Interrupt acknowledge. Asserted by MASTER to indicate the VME interrupt level to be serviced.


Interrupt acknowledge in (daisy-chained).


Interrupt acknowledge out (daisy-chained).


Data transfer acknowledge. Asserted by SLAVE to indicate a successful bus transfer.


Write not or read.


Indicates long word transfer (D32).


16 MHz system clock. (Does not control bus timing.)


Serial data clock.


Serial data line.


Bus error line.


Indicates a board has failed.


AC power failure notify line.


Reset signal for VME bus.

Skipping a VME Slot

Skipping a slot is occasionally required to fit oversized VME boards or to improve air flow. A slot can be skipped if jumper blocks are placed on the appropriate VME jumper block pins.

Note: If you install the VME boards in order (from left to right), then no jumpering is required. In addition, if you have no VME boards installed, you do not need to install any jumpers.

The general guideline is to have jumpers in the jumper banks correspond to the VME slot number that you are skipping, as follows:

  • If you are skipping the first VME slot (slot 7 in a Challenge deskside) to use the second, you must place five jumpers in the jumper bank, designated as slot 1 (see Figure E-7).

  • If you are skipping the first two VME slots and wish to use the third, you must place jumpers in jumper banks 1 and 2.

  • If you wish to skip over VME slots—for example, from the first VME slot over to the third—you must place jumpers in bank 2.

Using a 6U to 9U Converter Board

Some third-party VMEbus boards have a 6U form factor and require a Silicon Graphics 6U to 9U converter (or extender) board assembly to be used in the Challenge or POWER Challenge system (see Figure E-8).

Note: Contact your Silicon Graphics sales office to obtain a 6U converter board (p/n 030-0519-001).

Figure E-7. VMEbus Midplane Jumpers

Figure E-8. A Silicon Graphics 6U Converter Board

VMEbus Boards Design Considerations

This section provides design guidelines for implementing third-party VME boards. Be sure to observe these general rules to avoid possible damage to the VMEbus and system.

  • Devices should require 8-bit interrupt vectors only. This is the only interrupt vector size that is recognized by the IRIX kernel.

  • Devices must not require UAT (unaligned transfers or tri-byte) access from the Challenge system.

  • Devices in Slave mode must not require address modifiers, other than Supervisory/Nonprivileged data access.

  • While in VME Master mode, devices must access only the system memory, using Nonprivileged data access or Nonprivileged block transfers.

  • Devices must have the ability to be configured so that their address range does not conflict with those used by the Challenge system. The device should also be able to respond to addresses generated by the system. See the /var/sysgen/system/ file for acceptable ranges.

  • The Challenge system does not support VSBbus boards. In addition, there are no pins on the back of the VME backplane. This area is inaccessible for cables or boards.

  • Be sure to place boards starting in the first VME slot, or jumper the daisy-chained signals across the empty slots to maintain proper interrupt acknowledge and bus arbitration.

  • Metal face plates or front panels on VME boards may need to be removed. The plate could prevent the I/O door from properly closing and possibly damage I/O bulkhead.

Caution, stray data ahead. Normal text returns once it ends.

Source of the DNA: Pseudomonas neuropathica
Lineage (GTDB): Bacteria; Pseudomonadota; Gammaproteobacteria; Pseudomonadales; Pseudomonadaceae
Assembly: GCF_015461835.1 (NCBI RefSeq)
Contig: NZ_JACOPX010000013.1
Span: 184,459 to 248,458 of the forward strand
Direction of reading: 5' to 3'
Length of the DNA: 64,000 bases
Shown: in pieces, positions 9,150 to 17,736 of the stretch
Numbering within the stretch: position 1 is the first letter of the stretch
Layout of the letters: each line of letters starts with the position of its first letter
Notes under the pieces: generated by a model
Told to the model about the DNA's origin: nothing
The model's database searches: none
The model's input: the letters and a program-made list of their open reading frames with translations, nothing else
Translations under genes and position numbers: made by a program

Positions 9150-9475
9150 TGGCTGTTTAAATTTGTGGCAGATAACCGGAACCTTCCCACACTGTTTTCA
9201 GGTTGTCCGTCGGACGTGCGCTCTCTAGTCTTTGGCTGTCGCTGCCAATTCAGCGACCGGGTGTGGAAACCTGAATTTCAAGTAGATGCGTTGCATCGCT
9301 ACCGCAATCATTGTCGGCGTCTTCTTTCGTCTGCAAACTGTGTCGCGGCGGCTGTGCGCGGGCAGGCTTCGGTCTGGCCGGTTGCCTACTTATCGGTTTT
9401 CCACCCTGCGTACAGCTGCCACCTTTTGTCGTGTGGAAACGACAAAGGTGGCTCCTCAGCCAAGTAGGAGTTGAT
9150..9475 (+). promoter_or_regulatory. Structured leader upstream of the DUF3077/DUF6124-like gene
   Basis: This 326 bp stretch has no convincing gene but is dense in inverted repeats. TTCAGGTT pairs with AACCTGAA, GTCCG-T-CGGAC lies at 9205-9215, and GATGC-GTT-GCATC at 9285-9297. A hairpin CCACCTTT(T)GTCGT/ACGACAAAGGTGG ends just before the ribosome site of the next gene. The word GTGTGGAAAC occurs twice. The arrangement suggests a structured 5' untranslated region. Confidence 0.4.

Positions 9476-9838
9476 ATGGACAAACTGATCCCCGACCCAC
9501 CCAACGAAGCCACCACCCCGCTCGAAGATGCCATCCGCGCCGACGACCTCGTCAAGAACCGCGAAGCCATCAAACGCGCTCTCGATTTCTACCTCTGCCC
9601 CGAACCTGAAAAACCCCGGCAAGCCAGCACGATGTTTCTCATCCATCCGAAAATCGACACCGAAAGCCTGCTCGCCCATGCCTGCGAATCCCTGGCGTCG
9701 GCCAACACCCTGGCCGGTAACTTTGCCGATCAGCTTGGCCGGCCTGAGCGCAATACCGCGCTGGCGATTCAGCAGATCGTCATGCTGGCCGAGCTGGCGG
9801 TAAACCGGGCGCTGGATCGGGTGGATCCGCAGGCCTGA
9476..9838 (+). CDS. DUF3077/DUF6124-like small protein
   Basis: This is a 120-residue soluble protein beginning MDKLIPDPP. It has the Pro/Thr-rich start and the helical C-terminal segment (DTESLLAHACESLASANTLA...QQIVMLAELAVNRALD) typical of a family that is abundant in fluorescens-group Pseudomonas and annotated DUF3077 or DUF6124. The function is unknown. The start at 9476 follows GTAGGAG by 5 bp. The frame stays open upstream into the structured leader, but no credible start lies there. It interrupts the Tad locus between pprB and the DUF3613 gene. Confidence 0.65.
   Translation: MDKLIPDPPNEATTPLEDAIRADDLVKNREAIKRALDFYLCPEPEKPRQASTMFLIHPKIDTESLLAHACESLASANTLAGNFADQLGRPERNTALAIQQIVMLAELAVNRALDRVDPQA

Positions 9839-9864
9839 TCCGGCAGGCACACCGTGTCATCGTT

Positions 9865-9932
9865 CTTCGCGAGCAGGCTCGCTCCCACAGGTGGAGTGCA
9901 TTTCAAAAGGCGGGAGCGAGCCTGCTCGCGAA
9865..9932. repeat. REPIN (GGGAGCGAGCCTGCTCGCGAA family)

Note: In some VME enclosures, these plates supply the required additional EMI shielding. However, the Challenge chassis already provides sufficient shielding for boards inside the chassis, so these plates are not necessary.

Design Guidelines

This section presents basic timing numbers to aid in designing a VME bus master for the Challenge and POWER Challenge systems.

The first word of a read is delivered to the master in 3 to 8 μsec. In addition, the first word of a write is retrieved from the master in 1 - 3 μsec.

The VME spec has a burst length of

  • 265 bytes in D08, D16, and D32 modes

  • 2 KB in D64

The Challenge hardware has a 20- bit counter for a burst length of 2 MB in all sizes. The burst length occurs in bytes and not transfer cycles.

VME Handshake

Figure E-9 illustrates the VME handshake.

Figure E-9. VME Handshake

Parts 1 and 3 are controlled by the slave (the Challenge and POWER Challenge hardware).

Parts 2 and 4 are controlled by the master (the VME controller board).

Note: Part 1 is about 40 ns and Part 3 is about 20 to 25 ns. The total Challenge and POWER Challenge contribution is about 60 to 65 ns.

F Controller ASIC Address Mapping

The F controller does the mapping from A32 mode into system memory and automatically crosses the page boundaries. You do not have to have AS go high and then low on 4 KB boundaries.

If you use A64 addressing, then you may have to change the address on the 4 KB boundaries and cause a transition on AS low to high, and then back to low. This incurs the delays mentioned at the beginning of this section, “Design Guidelines”.

Note: The delays are averages and may occasionally be longer. The system design does not have any guaranteed latency. For this reason, longer transfers are better than shorter ones. If you decide to exceed the VME bus specifications, it is recommended that you place a field in a control register on your VME board that enables/disables this feature. This allows you to put the board in standard mode so it can be used on other VME systems.

[5] 64-bit data transfers, accesses, and memory addresses do not depend on a 64-bit IRIX kernel, so they can be mapped to all MIPS R4000 and R8000 series platforms.